Once upon a time, silver-screen siren Greta Garbo could drive men to homicide. So what else is new?
Valentino (he’s secretive about his first name) adores old movies and, lucky him, earns his bread by tracking them down for the Department of Film Preservation at UCLA. At the moment, however, he’s feeling less than lucky because he’s immersed in three simultaneous love affairs and a related case of heartburn. The first is with Garbo, star of stars. Cineastes know that she made her debut at 16 in a promotional film for a Swedish retailer; Garbo-besotted Val palpitates at the hope of getting his hands on this treasure. Second is the Oracle. In its heyday a byword for movie-palace opulence, it’s now a derelict money pit for Val, blinkered by passion, who’s about to go broke attempting to restore it. Lovely, smart, funny Harriet Johansen deserves a ranking higher than third, but she doesn’t get it because Val is clueless about living, breathing women. Obviously, life has become an existential conundrum for our hero even before he finds himself up to his eyeballs in the Garbo-related murder of a slimy no-good named Roger Akers. Who cares who killed Roger Akers? Suddenly, Val has to.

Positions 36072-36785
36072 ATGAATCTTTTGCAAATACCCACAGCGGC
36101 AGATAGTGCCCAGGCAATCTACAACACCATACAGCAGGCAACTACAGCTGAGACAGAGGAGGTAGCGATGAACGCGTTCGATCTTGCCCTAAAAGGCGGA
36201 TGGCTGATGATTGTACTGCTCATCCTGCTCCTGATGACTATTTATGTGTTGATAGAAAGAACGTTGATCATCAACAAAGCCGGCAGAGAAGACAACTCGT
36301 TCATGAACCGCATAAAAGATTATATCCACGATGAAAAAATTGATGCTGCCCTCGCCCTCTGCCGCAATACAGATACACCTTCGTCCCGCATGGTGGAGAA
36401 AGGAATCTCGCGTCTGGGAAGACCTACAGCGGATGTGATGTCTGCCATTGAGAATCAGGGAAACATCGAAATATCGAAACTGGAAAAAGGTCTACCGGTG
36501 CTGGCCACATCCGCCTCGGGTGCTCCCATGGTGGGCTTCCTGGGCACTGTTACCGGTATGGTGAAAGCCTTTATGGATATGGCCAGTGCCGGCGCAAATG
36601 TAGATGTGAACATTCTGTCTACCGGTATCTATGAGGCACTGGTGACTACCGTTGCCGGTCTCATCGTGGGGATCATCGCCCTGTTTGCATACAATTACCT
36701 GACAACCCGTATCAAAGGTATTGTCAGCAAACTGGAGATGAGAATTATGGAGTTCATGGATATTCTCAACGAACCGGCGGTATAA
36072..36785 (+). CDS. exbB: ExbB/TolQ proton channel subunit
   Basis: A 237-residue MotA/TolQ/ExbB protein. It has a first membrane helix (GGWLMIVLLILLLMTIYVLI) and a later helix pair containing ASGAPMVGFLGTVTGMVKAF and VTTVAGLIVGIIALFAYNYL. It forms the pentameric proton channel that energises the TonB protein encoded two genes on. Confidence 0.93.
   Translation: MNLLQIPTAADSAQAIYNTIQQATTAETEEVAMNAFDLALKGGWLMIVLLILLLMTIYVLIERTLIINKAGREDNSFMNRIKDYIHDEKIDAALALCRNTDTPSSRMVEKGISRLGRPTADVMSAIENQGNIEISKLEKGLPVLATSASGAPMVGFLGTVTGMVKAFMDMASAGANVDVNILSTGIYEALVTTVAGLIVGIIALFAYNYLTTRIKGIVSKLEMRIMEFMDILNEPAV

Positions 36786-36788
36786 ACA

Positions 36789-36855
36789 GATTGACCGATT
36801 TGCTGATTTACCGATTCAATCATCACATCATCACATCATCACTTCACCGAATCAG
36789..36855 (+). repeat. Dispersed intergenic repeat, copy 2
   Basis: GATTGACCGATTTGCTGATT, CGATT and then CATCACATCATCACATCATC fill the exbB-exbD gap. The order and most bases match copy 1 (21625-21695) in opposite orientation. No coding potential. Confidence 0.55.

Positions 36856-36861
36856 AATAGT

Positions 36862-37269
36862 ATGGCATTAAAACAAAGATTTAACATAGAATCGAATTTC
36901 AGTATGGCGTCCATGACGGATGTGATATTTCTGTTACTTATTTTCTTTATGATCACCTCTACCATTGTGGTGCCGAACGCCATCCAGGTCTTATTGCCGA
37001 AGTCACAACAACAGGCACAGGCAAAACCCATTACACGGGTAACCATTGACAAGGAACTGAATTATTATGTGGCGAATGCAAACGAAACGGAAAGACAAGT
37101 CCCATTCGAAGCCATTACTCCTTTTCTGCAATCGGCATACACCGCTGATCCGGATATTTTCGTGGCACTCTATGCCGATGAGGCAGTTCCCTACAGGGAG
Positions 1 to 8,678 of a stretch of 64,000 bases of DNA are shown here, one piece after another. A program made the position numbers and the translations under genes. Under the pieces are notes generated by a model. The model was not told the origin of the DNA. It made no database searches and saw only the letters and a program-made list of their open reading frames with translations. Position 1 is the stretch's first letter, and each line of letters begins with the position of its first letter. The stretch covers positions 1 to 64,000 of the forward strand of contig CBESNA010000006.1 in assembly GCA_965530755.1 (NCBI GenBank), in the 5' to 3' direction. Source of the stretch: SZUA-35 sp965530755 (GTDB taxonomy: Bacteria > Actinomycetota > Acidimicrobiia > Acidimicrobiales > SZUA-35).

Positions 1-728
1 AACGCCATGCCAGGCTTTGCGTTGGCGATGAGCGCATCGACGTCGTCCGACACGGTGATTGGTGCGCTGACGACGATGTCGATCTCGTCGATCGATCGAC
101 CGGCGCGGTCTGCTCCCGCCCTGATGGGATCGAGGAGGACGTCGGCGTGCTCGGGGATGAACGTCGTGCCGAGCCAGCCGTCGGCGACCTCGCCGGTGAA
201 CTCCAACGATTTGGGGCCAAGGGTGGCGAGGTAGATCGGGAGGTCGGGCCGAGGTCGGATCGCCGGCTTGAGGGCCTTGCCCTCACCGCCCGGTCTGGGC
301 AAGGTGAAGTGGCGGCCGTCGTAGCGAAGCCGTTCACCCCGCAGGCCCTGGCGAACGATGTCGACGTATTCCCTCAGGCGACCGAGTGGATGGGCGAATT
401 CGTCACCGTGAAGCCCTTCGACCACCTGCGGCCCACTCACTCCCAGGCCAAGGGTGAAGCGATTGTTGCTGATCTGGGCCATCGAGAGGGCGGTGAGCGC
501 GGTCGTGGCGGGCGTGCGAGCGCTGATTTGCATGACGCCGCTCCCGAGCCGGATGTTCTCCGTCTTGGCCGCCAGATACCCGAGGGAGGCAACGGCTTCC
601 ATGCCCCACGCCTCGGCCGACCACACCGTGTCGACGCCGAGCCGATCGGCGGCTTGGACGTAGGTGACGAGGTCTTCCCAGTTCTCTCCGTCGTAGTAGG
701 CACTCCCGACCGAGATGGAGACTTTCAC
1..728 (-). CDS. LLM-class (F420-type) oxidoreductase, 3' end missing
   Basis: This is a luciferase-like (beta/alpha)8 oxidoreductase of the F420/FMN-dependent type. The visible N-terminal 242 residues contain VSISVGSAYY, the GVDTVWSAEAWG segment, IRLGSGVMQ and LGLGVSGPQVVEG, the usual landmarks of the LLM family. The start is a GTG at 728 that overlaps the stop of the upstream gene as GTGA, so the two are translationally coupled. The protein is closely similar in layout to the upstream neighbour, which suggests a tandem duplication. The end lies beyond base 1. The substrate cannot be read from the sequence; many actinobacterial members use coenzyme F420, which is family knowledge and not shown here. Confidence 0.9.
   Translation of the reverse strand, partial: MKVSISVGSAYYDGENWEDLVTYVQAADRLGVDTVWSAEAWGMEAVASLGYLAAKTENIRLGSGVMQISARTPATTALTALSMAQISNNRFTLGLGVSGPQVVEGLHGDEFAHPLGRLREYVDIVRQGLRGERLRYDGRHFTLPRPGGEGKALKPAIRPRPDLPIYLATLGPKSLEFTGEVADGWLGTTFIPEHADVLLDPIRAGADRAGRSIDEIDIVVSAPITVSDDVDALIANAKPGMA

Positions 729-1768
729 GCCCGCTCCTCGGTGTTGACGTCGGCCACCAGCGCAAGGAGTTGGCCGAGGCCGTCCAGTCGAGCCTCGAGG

Second in a series that marks a pleasant departure for the estimable Estleman (Frames, 2008, etc.), who’s spent most of his 60-plus novels on the dark side.